It will be appreciated that when the inner wall or retaining barrier is fully cured, a certain level of compressibility or a low Young's modulus is desirable. In some embodiments, the liquid crystal is essentially incompressible and the liquid drop is calibrated to fill the desired volume of the cell with a minimal excess that overflows when the top substrate is applied. The volume of such overflow can be controlled so as to not adversely affect the adhesive surrounding the retaining barrier or inner wall.

FIG. 6 illustrates the assembled version of a device like that shown in FIGS. 5A and 5B. However, also shown in FIG. 6 are alignment layers 44, on associated with top substrate 30, and one associated with bottom substrate 28. These alignment layers provide a pre-alignment of the liquid crystals, as is known in the art.

FIG. 7 illustrates a plan view of an array of devices like those of FIGS. 5A-6. From this figure it can be seen that (in this embodiment) the liquid crystal cells 46 are circular. This geometry may be chosen, for example, for a tunable liquid crystal lens embodiment, although other geometries may also be used. The liquid crystal optical device may also be another type of device, such as a fixed lens, shutter, iris, display device, etc. Also shown in FIG. 7 are dicing lines indicating where the wafers may be cut to singulate the individual devices 46.

It will be appreciated that the inner wall or the outer wall may also contain spacers, such as spacer beads. The volume change of the adhesive, if any, will apply forces to the structure. Such forces may be supported by spacers and the substrates without affecting the geometry and optical properties of the device.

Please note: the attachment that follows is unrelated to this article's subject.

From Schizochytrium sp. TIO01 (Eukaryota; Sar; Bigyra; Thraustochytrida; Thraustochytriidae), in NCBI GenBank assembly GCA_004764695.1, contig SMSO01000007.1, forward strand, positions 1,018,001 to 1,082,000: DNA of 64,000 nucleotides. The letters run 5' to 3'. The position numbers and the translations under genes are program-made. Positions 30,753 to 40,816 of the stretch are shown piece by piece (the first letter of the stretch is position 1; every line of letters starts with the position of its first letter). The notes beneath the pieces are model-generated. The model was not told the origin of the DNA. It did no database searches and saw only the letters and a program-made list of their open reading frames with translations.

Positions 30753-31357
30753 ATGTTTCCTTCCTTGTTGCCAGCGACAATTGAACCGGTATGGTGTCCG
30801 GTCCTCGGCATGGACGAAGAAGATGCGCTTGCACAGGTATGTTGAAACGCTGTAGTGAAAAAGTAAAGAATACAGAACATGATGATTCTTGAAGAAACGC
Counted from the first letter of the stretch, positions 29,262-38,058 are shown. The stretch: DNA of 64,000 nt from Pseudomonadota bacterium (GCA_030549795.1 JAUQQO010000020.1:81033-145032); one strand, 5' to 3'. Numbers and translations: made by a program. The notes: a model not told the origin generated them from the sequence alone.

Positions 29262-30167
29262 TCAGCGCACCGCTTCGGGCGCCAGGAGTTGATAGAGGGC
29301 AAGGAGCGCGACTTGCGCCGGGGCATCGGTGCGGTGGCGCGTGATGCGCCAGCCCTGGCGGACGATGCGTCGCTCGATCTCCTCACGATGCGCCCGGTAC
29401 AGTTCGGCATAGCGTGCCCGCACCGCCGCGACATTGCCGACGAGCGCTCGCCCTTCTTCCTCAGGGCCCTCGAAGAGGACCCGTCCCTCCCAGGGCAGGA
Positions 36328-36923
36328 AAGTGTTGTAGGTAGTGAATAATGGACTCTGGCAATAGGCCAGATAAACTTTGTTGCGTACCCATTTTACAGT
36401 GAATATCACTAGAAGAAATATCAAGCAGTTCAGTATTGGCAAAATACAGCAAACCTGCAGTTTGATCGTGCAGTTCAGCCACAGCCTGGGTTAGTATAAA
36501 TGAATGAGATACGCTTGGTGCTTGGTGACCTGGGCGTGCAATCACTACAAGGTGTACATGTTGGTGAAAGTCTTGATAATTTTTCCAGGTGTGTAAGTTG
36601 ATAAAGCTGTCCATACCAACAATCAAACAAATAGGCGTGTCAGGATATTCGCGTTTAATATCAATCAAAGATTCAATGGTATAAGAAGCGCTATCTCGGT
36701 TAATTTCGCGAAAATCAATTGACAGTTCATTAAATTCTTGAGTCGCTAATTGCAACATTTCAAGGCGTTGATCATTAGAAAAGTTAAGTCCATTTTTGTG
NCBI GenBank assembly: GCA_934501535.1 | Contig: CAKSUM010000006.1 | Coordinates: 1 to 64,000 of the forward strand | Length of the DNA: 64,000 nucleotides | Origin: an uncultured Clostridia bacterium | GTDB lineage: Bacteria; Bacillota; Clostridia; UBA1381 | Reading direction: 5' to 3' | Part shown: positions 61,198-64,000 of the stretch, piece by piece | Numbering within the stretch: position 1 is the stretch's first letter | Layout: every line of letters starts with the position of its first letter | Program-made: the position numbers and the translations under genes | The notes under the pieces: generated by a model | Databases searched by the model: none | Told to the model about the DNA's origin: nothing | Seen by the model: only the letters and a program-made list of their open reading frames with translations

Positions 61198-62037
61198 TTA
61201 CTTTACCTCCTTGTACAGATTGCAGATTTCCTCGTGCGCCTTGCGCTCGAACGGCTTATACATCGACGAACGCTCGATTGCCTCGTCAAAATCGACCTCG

Shrinking of the adhesive can be a problem if the force of the shrinking adhesive on the substrates is too great, considering that the liquid crystal is essentially incompressible. The effect can be controlled and used to bend the substrate in a desirable manner, as discussed hereinafter. The amount of force exerted by the adhesive causes the substrate of the appropriate flexibility to bend, with the adhesive and substrate having the desired geometry to yield a desirable lenticular shape to the substrate. However, in cases where shaping of the substrate is not desired, excessive force is to be avoided. The amount of shrinking and the Young's modulus of the adhesive must be chosen accordingly, in addition to any use of rigid spacers.

It will also be appreciated that the inner wall may be partly cured to reduce the effect of contamination, while retaining the ability to adhere to the top substrate for final curing and bonding. In such embodiments, a single wall can be used.